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    The whole purpose of an acronym is to act as a verbal short-hand for referring to the thing. If the acronym itself is clumsy, or takes more to pronounce than the real name, then it's worthless, and fails to serve its purpose. A convention is just what people make it to be - hence the term 'convention'. There's nothing 'proper' or 'improper' about it - it's simply used as a way of referring to something in a way that is:

    a) easy
    b) quick
    c) recognizable

    For example, when talking about going to see one particular Broadway show (which is no longer there), you frequently hear it referred to as 'Les Mis'. Is 'mis' really a valid abbreviation for 'miserables'? No. But so what? It fits the definition of a 'convention'. It's meant to provide a quick, easy reference to something.

    SCOTUS fits that... SCUS, sorry, doesn't. Just try pronouncing it. It's clumsy and awkward. Same thing with TSCOTUS. Which requires my mouth to engage in gymnastics just to spit out. Which means that, proper or not, it's not a great acronym. EVERYONE knows to what I'm referring when I use the term SCOTUS, so what exactly is the problem? And what's the point of being proper if doing so involves coming up with a term that no one uses? As one professor in college told me, the purpose of communication is to communicate.
     
  12. Laxguy

    Laxguy Honi Soit Qui Mal Y Pense.

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    Winters,...
    OK, thanks for your thoughts.
    I'll revert just to the fact I hate those acronyms, abbreviations, whatever, rather than they are wrong.
    So, I've "dealt with it".
     
  13. wilbur_the_goose

    wilbur_the_goose Hall Of Fame

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    Back on topic - I still don't think we'll ever see CSN-Philly (for example) on D* or E* - Comcast will just price it too high.
     
  14. Laxguy

    Laxguy Honi Soit Qui Mal Y Pense.

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    Winters,...
    Very interesting concept, restraint of trade, etc. If I create, say, a movie channel which I, as any major provider own, I can sell it to other providers at any price I choose- i.e., blocking out anyone I wish. Or I don't even have to negotiate with them.

    But do sports broadcasts have enough different features about them to be in a different class? Are they quasi in the public domain? Can Comcast be exempt from tie-in laws? I hope there's a way they can be forced to make available their feeds for teams they control.

    I hate to see sports teams not available to all who want to see them but cannot or will not get to games in person.
     
  15. dvdmth

    dvdmth Icon

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    I guess TCN (The Comcast Network) should be simply CN? Should RADAR (Radio Detection And Ranging) be RDR?

    And if I'm not mistaken, "POTUS" is the actual name for the President Of The United States used by the secret service. I don't think you can blame the media for that one.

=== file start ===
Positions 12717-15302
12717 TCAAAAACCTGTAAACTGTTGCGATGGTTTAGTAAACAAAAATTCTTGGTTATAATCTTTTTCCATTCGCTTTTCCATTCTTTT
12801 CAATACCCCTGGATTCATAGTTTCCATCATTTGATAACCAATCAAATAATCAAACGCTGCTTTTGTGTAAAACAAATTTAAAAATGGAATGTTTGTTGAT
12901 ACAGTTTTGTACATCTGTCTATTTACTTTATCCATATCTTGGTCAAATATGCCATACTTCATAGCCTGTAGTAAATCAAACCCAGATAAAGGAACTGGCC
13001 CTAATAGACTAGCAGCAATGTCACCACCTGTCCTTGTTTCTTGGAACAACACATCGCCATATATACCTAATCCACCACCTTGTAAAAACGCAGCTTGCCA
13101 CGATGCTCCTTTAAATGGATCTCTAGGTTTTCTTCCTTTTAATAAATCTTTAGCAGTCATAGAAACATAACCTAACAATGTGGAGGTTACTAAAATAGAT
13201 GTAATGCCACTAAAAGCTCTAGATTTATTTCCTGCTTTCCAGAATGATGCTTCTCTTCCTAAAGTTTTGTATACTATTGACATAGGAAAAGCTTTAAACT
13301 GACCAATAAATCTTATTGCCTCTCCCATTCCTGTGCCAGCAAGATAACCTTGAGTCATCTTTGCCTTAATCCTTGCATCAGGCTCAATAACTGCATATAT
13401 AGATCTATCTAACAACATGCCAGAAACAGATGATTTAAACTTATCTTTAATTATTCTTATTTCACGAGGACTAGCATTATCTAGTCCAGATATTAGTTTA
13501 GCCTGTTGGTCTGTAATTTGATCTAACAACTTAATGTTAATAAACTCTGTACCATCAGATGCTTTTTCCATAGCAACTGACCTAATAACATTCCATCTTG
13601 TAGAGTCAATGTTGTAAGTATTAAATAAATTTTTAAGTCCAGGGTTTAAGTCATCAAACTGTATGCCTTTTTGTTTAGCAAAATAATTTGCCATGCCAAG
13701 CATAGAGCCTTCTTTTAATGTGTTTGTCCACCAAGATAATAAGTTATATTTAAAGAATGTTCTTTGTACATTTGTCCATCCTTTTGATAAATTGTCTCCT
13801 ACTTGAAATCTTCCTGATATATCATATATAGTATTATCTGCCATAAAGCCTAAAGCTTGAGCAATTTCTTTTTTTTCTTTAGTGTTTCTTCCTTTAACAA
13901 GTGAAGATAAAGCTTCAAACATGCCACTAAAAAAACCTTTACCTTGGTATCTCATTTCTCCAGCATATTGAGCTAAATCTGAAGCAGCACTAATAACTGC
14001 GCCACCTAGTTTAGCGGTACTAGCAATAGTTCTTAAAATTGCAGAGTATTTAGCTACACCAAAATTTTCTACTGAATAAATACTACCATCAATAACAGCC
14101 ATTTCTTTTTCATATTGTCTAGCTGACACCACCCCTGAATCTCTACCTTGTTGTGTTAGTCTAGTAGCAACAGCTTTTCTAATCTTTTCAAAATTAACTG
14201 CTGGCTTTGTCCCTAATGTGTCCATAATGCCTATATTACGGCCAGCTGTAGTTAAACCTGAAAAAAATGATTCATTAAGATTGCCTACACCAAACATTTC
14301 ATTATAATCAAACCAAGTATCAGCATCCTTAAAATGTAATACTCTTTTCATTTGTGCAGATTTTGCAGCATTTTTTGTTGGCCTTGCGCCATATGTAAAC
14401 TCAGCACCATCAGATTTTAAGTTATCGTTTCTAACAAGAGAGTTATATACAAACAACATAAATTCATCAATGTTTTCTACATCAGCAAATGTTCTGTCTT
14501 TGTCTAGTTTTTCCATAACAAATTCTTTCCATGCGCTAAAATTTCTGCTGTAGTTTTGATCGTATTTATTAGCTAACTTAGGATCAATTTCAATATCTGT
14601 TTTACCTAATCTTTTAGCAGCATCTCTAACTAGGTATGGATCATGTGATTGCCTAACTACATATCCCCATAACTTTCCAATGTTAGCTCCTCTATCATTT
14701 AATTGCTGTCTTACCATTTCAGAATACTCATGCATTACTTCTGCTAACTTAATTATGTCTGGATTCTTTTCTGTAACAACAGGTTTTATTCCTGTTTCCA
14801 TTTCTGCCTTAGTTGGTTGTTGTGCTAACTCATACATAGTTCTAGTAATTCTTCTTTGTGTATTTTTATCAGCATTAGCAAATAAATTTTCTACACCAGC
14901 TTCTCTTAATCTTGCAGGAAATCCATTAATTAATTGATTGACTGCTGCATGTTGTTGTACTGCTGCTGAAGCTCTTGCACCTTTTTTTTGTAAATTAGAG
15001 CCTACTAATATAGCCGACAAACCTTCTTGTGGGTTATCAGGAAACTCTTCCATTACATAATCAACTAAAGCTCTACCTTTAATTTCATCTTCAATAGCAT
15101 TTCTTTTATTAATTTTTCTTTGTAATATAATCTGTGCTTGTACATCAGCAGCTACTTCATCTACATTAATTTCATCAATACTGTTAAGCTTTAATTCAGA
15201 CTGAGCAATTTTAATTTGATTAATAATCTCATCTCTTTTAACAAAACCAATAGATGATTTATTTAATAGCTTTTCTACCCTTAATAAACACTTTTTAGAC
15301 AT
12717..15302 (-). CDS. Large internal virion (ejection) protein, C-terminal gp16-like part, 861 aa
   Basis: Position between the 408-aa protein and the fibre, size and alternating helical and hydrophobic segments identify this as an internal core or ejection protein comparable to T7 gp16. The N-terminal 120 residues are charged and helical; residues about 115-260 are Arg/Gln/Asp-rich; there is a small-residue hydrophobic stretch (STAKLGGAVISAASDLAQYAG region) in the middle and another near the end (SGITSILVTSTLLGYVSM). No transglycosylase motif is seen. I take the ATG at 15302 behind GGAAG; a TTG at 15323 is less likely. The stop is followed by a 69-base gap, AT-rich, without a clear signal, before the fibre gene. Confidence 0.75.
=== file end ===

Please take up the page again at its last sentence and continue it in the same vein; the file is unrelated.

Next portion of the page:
There are a bunch of acronyms, initialisms, and abbreviations that don't follow "proper" rules. As I've been told myself more than once - it is the exception that proves the rule.
     
  16. JoeTheDragon

    JoeTheDragon Hall Of Fame

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    CN is cartoon network
     
  17. Beerstalker

    Beerstalker Hall Of Fame

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    I thought that the original ruling stated that if they offered the channel to any of their competitors they had to offer it to all of them under similar terms. So if they let Verizon have the channel for $0.25/month, then they can't try charging DriecTV $1.00/month, they'd have to charge more like between $0.20-$0.30/month.
     
  18. jpl

    jpl Hall Of Fame

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    The thing is - they can't do that. CV has tried playing those games with other channels that they own. They initially denied Verizon from having channels like AMC. Verizon took them to the FCC, which forced CV to comply with the law. They're not allowed to deny them a channel... and they're not allowed to charge usury rates to one provider vs. another. They have to keep their pricing among other providers at a consistent level. DirecTV WILL have CSN Philly at some point, provided they still want it. I believe they do, so I think it's just a matter of time. Granted this is taking way longer than I thought it would, but if the supreme court refuses to hear this appeal by CV then the legal wranglings are over. At that point DirecTV would have to go to the FCC indicating why they should be given CSN Philly. How long that process takes is anyone's guess, but the outcome I think is a done deal - they'll be given access to the channel, and Comcast will be forced to treat CSN Philly just like any other channel that they carry - they'll be obligated to give it to DirecTV and at a rate that's in line with what they charge other providers.
     
  19. jpl

    jpl Hall Of Fame

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    I think the distinction is this - is the channel owned by an independent third party? If the answer is 'yes', then that channel CAN (from what I understand) refuse to offer up the channel to any provider. But if the answer is 'no' - if the channel is owned by another service provider - then they can't deny that channel to other providers. The FCC has long been concerned with fiefdoms being created by service providers gobbling up content providers. The FTC made News Corp agree that they wouldn't deny others access to the Fox channels before agreeing to them buying DirecTV many years ago. The biggest sticking point between the Comcast/NBC merger had to do with getting assurances that they wouldn't withold the NBC suite of channels from other providers.

    In other words, these providers aren't allowed to play those types of games. Not that some don't try - but those moves are quickly stopped.
     
  20. n3ntj

    n3ntj Hall Of Fame

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    D* definitely wants CSN Philly.. we all know how big of a market share that Comcrap has in the Philly DMA. If D* got CSN Philly, D* would, I believe, see a huge increase in market share in that market.. same for E*.